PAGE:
WHAT a well-thought-out long letter from Edward Andrews on Friday (Fissures must not be allowed to destroy the party we all built, October 9).

The incredible growth of the SNP over the past few years across Scotland undoubtedly brought with it organisational problems for the party’s HQ team.

Coupled with the fall-out of the last independence referendum, fighting a couple of General Elections and Brexit, while trying to advance the cause, run conferences and deal with the tidal wave of issues, enquiries and problems that so many people bring with them must have been challenging to say the least.

READ MORE: Fissures must not be allowed to destroy the party we all built

To have brought us to where we are now is surely testimony to the guidance and leadership this great movement has, and is still experiencing in the face of Covid-19.

Edward also makes a valid point about family connections within the party. But that is a good thing. Yes, that closeness can cause friction at times, but it has been a strength too.

It must be remembered that so many people have married or formed relationships having become party members and met as a result of working for independence.

Here in the east, I know of a few of them, the most obvious being the FM herself. I have great faith in the party and its ability to win.

My late father, a keen amateur footballer, always said that tactics and arguments should be kept in the dressing room. That when the game started, the strength of the team was in its team approach.

The SNP is a team, a very successful one at that, and as Edward said “is the only viable party for the efficient government of Scotland, and which can win first-past-the-post seats”, enough to win back our independence.

Lynne Wood
by email

SO MPs are to get a 4% pay rise. It is unbelievable – can you name any other public servant who is getting or has had anything near that? Not so long ago the Tories voted against a pay rise for nurses – the backbone of the Covid epidemic has been borne by many many on minimum pay and zero-hour contracts and yet without a blush MPs are awarded this pay rise.

Have they been outside their Westminster bubble at all? Have they seen what is happening to thousands and thousands of workers losing their jobs, and many many more worried they might be losing their job very soon?

Have they seen the anxiety etched on the faces of people going to food banks who never believed it could happen to them?

This pay rise is not just a disgrace, it it shameful, and still they tell us we are all in this together. They should be hiding their faces in shame.

Winifred McCartney

SNP MP Drew Hendry’s reaction to the decision to award a pay rise of £3,360 to Westminster MPs is very welcome and demonstrates an empathetic and realistic appraisal of the current public mood and the mounting financial pressures many people face.

Mr Hendry accused the Independent Parliamentary Standards Authority (IPSA), the body created in 2009 following the parliamentary expenses scandal, of being “tone deaf” to the plummeting economic mire the UK is currently in and flagrantly out of touch with the zeitgeist of the people of Britain.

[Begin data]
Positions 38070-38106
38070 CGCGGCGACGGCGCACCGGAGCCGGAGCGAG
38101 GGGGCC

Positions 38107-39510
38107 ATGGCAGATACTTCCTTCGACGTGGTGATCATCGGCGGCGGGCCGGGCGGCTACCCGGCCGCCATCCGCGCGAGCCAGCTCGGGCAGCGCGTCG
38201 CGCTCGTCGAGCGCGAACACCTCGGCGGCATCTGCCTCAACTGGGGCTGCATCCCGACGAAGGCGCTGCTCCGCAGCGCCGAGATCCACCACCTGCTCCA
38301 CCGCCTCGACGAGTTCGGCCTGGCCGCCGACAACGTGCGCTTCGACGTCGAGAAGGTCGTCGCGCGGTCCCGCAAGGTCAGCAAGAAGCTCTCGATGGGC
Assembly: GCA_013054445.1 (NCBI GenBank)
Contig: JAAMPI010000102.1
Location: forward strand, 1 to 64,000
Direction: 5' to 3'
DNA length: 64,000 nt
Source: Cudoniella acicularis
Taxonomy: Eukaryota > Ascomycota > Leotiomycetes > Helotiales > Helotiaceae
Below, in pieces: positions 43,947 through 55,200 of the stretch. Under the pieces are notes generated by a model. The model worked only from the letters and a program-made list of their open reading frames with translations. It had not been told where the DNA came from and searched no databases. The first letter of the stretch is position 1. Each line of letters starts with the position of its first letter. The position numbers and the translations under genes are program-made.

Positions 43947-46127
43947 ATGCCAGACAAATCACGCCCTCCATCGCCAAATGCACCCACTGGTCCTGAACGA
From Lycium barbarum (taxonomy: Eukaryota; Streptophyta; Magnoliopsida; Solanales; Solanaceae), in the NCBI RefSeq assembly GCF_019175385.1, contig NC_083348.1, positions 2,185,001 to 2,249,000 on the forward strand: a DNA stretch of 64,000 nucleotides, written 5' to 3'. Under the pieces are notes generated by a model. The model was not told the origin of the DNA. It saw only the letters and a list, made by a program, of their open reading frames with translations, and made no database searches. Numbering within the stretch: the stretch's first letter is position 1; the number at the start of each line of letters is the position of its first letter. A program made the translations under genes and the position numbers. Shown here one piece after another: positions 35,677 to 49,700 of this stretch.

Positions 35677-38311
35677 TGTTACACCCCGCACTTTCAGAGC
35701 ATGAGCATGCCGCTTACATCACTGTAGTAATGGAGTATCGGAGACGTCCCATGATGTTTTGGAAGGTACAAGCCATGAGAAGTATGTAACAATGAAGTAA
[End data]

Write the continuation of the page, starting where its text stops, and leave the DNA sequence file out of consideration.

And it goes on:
READ MORE: Anger as MPs set to receive 'tone deaf' £3500 pay rise next year

Since 2015 the IPSA has awarded pay rises to MPs that have been consistently above that of other public-sector workers. This rarefied body appears impervious to the extraordinary economic circumstances we now find ourselves in, with the calamitous impact of Brexit still hiding in the wings.

That the verdict to substantially increase MPs’ pay should come in the same week that the Prime Minister refused to rule out slashing Universal Credit payments by nearly £90 a month to the most vulnerable groups in the country not only adds insult to injury, but displays a Marie Antoinette-esque contempt for the hoi polloi. In sharp contrast, leaders in countries like New Zealand have shown solidarity with their people by taking a cut in pay for the duration of the pandemic.

There are, predictably, too few MPs like Mr Hendry who will make a principled stand and try to maintain the trust of their constituents and the public at large. MPs are richly rewarded for their work already. To accept a wage rise in the political and economic climate of today is not only an error of judgment but ethically disreputable. It is time to challenge the obscure procedures and practices of the IPSA and for democratic MPs to at least appear more utilitarian in word and in deed.

Owen Kelly

I DO hope MPs like Drew Hendry (and also MPs’ staff) who disagree with the IPSA proposal also reply to the consultation.

One of the final questions in the short, online consultation asks if the respondent is an MP or former MP, member of an MP’s staff, or a member of the public.

Derek Scott

IT is only through breathtaking arrogance and misconceived self-importance on a Dominic Cummins  scale that Ferrier has not yet resigned.  Her selfish attitude stains all of us in the independence movement who have stuck, and are still sticking, to the Covid-19 restrictions laid down by the Scottish Government.

Tommy Murphy

UK minister Kevin Foster MP has rejected the calls for Scotland to be given control over immigration, saying it suits our Scottish Government’s agenda of separatism. Perhaps Kevin Foster should learn from the Canadians.

The province of Quebec has power over immigration, so why not Scotland? When are we going to finish with this nonsense of asking permission from a supposed equal partner?

Andrea Annand
Address supplied